Council to vote on locking in office space development restrictions

Daily Post Staff Writer

Palo Alto City Council on Monday (April 30) will be discussing whether to permanently limit office development in some parts of town to 50,000 square feet per year — a cap that supporters say limits the traffic, parking and housing impacts brought by new employees and detractors say raises rent for businesses.

The office cap would permanently extend a temporary limit that was set to end after June 30. It was first established in 2015 and would have expired in November had council not voted in September to extend.

The ban applies in three parts of the city: downtown, the California Avenue area and the El Camino Real corridor.

That notably leaves out new development at the 700-acre Stanford Research Park, which is home to more than 100 companies, allowing for relatively unhindered

Small projects are exempted: only office developments larger than 2,000 square feet and medical office or deed-restricted nonprofit developments larger than
5,000 square feet count toward the total.

City office space doesn’t count, and neither do self-mitigating projects that provide both rental housing for more workers than would be employed in the project and “substantial” transportation demand management strategies to improve the current parking and traffic conditions. And if a development replaces an old office building, that square footage is subtracted from the net new office area.

Unused square footage can roll over to the next year, but must be used by the end of that year. The office cap also specifically prevents the limit from ever exceeding 100,000 square feet.

The current rule requires a competitive process when developers submit applications for more than 50,000 square feet of office space. The planning director would have to rank the eligible projects for City Council’s final approval.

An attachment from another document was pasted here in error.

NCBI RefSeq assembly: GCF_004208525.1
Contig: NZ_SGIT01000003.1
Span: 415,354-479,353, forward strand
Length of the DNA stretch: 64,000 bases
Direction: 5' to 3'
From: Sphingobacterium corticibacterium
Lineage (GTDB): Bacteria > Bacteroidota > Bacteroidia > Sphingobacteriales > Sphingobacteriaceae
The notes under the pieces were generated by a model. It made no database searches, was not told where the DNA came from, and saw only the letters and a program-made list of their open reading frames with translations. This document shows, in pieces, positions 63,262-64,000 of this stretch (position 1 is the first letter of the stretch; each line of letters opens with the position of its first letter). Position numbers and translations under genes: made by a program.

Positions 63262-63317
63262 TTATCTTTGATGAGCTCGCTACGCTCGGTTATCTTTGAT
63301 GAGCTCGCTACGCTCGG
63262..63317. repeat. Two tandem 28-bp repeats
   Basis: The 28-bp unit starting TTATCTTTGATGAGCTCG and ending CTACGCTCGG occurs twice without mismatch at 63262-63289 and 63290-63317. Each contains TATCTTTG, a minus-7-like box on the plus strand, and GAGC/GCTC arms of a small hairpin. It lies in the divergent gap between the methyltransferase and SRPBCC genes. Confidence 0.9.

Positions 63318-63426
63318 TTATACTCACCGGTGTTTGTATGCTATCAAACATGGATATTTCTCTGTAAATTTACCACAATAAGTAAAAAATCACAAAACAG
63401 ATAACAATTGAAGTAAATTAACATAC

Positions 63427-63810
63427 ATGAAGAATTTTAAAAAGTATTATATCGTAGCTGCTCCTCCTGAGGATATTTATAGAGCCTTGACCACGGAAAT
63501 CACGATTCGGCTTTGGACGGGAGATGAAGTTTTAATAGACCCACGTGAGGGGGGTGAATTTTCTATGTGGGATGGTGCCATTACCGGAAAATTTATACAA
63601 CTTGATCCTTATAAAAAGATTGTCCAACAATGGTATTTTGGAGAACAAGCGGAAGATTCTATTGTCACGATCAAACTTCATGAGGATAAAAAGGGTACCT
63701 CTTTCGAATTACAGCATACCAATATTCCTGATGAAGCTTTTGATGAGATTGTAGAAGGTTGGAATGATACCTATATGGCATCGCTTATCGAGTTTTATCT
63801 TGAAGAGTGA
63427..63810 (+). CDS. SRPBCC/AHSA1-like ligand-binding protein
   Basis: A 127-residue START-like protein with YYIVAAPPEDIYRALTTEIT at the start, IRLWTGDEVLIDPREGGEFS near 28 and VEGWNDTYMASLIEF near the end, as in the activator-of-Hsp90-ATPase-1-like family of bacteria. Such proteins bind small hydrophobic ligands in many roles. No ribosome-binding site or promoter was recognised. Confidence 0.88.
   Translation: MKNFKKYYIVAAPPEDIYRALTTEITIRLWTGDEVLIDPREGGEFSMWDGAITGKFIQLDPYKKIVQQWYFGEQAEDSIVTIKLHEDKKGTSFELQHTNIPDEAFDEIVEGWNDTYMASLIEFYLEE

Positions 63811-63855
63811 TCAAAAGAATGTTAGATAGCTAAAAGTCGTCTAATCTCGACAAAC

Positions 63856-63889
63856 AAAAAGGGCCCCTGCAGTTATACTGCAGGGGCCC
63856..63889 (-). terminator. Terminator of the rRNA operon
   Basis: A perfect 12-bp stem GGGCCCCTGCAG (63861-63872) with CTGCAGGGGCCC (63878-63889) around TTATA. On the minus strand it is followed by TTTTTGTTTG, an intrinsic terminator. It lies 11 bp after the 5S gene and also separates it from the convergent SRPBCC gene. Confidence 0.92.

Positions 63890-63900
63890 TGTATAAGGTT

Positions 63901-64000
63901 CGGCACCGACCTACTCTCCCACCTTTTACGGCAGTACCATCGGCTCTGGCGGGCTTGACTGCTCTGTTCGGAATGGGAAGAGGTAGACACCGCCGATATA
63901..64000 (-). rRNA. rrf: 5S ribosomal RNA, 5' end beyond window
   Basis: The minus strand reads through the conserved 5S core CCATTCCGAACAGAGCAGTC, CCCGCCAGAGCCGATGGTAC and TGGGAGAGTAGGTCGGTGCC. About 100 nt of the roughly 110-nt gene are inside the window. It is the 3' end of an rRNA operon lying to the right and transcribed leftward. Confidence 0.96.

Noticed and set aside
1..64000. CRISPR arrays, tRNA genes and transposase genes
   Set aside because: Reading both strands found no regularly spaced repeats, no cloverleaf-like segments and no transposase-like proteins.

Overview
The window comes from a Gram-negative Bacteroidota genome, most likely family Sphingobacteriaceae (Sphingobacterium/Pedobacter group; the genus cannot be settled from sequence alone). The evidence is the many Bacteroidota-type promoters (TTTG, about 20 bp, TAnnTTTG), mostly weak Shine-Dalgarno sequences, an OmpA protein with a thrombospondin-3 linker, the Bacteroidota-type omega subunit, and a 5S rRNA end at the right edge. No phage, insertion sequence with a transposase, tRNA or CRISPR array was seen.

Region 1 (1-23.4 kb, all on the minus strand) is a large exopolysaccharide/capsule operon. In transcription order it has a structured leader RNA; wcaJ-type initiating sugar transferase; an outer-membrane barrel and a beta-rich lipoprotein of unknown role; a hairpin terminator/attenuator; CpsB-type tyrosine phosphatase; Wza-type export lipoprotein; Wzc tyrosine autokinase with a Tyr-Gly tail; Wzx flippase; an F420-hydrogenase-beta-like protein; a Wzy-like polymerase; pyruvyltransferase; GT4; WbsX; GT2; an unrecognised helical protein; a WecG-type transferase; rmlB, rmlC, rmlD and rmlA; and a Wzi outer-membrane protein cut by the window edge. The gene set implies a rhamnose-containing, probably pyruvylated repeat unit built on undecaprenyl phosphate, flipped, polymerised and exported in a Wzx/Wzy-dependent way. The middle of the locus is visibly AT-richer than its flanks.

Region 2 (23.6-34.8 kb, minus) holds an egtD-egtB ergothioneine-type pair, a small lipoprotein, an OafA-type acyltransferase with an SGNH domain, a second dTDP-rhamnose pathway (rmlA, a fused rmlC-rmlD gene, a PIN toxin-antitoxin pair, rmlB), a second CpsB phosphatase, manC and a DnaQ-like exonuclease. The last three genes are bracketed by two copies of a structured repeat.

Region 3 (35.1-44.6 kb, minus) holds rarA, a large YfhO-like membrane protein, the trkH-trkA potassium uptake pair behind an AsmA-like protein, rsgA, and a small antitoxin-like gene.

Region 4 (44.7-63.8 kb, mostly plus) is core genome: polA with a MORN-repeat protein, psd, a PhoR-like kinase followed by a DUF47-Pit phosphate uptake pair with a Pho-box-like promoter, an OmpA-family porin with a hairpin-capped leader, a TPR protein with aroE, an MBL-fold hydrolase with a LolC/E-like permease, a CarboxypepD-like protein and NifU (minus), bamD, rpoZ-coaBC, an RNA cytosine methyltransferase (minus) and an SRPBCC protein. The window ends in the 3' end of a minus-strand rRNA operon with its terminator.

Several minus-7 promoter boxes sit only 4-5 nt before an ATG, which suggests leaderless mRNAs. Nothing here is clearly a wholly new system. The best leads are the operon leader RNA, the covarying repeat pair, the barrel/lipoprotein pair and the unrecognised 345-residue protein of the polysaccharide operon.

But this process hasn’t been tested because the city hasn’t exceeded the 50,000-square-foot limit since implementing the office cap in 2015. In fact, no applicable
office projects at all were approved last year.

According to the Planning Division, the city’s average annual development rate in the three areas limited by the office cap is 39,459 square feet. Citywide, it’s 29,695 square feet, but without Stanford Research Park, it’s 5,926 square feet.

In 2016, a total of 40,863 square feet of office and research and development were approved, including a three-story research and development building at 2747 Park Blvd., a mixed-use project at 3225 El Camino Real and a three-story mixed-use building at 2585 El Camino Real.

As of March 30, just 16,790 square feet of office space has been approved for 2018, including a two-story research and development building at 3045 Park Blvd., a three-story mixed-use building at 3585 El Camino Real and the conversion of a ground-floor space at 400 Emerson St. from a financial services space to an office.


  1. So if there are more applications than space available, the city has a rating process. The developer who promises the most “public benefits” wins. Seems a lot like the PC process that the city got rid of. We’re coming full circle on this. First, the anti-growth crowd doesn’t want PC zoning and now they’re for it. What a scam.

  2. Why is the City exempting itself from this process? Council is planning to build a 45,000 sq ft police station off Cal Ave, which would eat up almost an entire year of the 50k office cap. I guess they’re saying that because it’s a City project, it won’t have the same negative impacts as a private development. How convenient!

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